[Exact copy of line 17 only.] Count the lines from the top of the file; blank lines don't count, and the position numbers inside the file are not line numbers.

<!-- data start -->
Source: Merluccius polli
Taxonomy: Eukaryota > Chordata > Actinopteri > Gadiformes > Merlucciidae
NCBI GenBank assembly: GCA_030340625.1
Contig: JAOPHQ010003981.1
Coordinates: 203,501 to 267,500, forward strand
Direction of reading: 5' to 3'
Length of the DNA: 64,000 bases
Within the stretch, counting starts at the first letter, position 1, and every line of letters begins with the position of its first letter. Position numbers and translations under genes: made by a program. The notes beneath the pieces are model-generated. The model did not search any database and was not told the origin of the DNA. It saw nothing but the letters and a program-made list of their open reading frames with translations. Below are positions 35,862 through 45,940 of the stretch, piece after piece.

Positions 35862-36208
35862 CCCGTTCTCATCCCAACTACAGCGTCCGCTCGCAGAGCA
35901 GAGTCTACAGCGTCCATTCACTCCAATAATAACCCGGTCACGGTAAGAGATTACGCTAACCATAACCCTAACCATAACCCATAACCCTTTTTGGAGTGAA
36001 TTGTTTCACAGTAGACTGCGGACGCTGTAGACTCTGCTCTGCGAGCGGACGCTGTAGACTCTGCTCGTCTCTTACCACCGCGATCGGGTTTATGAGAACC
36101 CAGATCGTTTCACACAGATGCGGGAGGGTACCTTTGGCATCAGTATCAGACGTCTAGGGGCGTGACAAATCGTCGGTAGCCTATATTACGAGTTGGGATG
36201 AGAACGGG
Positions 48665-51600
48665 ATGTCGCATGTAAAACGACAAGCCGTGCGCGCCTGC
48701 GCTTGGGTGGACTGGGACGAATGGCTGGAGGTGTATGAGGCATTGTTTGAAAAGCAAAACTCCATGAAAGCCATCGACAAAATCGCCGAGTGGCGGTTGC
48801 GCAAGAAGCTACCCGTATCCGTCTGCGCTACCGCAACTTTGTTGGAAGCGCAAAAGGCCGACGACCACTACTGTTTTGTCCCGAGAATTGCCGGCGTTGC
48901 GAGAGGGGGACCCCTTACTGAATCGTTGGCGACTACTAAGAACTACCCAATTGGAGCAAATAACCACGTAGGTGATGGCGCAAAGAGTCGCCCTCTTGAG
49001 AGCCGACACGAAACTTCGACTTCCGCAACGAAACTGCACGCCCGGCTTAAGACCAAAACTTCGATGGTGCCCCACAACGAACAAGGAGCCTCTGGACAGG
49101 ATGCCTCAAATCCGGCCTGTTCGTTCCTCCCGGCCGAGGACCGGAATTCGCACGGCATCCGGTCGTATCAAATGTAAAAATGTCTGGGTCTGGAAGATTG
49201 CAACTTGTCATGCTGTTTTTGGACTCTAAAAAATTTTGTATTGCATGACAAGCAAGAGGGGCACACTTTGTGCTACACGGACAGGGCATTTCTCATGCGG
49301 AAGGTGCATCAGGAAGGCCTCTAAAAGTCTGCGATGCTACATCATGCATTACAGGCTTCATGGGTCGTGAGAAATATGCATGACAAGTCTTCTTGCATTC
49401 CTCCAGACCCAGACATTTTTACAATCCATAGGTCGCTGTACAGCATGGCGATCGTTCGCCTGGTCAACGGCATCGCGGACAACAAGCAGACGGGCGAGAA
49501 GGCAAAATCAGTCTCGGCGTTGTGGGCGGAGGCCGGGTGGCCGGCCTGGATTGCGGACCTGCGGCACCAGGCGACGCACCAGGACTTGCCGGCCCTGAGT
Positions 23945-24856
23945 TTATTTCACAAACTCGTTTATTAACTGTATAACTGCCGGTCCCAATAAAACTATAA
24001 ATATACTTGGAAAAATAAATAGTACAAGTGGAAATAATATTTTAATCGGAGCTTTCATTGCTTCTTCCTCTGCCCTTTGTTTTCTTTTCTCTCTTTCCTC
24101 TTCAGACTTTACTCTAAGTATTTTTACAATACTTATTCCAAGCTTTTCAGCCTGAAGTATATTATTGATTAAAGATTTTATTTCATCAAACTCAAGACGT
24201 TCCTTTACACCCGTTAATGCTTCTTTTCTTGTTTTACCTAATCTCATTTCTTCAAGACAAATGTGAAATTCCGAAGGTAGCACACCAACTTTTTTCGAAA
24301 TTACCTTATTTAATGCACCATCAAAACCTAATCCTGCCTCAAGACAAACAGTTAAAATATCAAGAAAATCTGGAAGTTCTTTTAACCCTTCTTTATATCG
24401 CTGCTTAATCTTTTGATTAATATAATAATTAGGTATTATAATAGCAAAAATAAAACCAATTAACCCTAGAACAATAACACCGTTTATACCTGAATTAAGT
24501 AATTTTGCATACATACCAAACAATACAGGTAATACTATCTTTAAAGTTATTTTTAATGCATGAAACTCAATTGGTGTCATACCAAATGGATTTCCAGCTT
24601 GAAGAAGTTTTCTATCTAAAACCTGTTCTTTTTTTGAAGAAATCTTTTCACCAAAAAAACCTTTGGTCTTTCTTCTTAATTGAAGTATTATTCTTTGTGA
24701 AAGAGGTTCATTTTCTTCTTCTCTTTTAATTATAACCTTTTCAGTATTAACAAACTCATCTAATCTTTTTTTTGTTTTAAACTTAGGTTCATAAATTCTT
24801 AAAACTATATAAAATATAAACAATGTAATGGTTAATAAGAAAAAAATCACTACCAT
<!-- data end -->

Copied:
48701 GCTTGGGTGGACTGGGACGAATGGCTGGAGGTGTATGAGGCATTGTTTGAAAAGCAAAACTCCATGAAAGCCATCGACAAAATCGCCGAGTGGCGGTTGC